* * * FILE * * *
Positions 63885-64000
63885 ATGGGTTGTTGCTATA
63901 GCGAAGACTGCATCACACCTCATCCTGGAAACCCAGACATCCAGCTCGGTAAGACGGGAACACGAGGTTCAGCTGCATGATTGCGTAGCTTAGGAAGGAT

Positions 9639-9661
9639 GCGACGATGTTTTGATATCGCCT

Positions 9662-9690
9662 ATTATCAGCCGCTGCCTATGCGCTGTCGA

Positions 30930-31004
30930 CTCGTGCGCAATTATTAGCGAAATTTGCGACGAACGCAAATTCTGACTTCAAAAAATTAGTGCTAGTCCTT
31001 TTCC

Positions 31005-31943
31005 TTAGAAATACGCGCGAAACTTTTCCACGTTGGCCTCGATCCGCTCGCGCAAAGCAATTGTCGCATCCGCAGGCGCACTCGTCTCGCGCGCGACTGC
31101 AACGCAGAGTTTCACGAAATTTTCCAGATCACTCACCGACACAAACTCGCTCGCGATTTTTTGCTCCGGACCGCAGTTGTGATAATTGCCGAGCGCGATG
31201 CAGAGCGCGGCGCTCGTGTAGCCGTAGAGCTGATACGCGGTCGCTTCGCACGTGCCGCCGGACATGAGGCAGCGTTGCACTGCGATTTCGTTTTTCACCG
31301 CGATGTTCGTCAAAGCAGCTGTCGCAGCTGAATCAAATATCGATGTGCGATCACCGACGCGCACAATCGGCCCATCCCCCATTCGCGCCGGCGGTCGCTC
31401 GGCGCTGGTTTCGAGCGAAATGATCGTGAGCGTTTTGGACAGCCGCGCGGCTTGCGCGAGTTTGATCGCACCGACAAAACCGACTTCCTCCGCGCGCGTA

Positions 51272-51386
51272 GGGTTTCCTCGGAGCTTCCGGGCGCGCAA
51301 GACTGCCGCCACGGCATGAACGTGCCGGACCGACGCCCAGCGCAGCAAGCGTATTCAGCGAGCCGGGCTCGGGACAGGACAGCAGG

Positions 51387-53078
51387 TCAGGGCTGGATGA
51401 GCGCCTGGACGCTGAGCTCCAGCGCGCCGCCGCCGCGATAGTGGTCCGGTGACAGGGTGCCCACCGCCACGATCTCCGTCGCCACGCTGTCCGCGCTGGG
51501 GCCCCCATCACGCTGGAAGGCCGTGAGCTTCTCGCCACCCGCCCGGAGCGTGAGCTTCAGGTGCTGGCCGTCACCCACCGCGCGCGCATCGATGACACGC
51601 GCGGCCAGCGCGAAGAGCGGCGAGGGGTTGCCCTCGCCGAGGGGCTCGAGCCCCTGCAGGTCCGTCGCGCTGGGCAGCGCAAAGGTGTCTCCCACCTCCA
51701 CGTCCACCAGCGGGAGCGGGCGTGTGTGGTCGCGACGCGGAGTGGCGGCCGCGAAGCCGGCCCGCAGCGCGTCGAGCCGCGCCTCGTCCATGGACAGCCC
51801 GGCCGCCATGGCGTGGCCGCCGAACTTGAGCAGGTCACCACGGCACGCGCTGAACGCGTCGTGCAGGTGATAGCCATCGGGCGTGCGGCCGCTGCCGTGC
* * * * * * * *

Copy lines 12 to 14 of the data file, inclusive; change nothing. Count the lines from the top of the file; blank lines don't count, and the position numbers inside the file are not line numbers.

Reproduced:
31005 TTAGAAATACGCGCGAAACTTTTCCACGTTGGCCTCGATCCGCTCGCGCAAAGCAATTGTCGCATCCGCAGGCGCACTCGTCTCGCGCGCGACTGC
31101 AACGCAGAGTTTCACGAAATTTTCCAGATCACTCACCGACACAAACTCGCTCGCGATTTTTTGCTCCGGACCGCAGTTGTGATAATTGCCGAGCGCGATG
31201 CAGAGCGCGGCGCTCGTGTAGCCGTAGAGCTGATACGCGGTCGCTTCGCACGTGCCGCCGGACATGAGGCAGCGTTGCACTGCGATTTCGTTTTTCACCG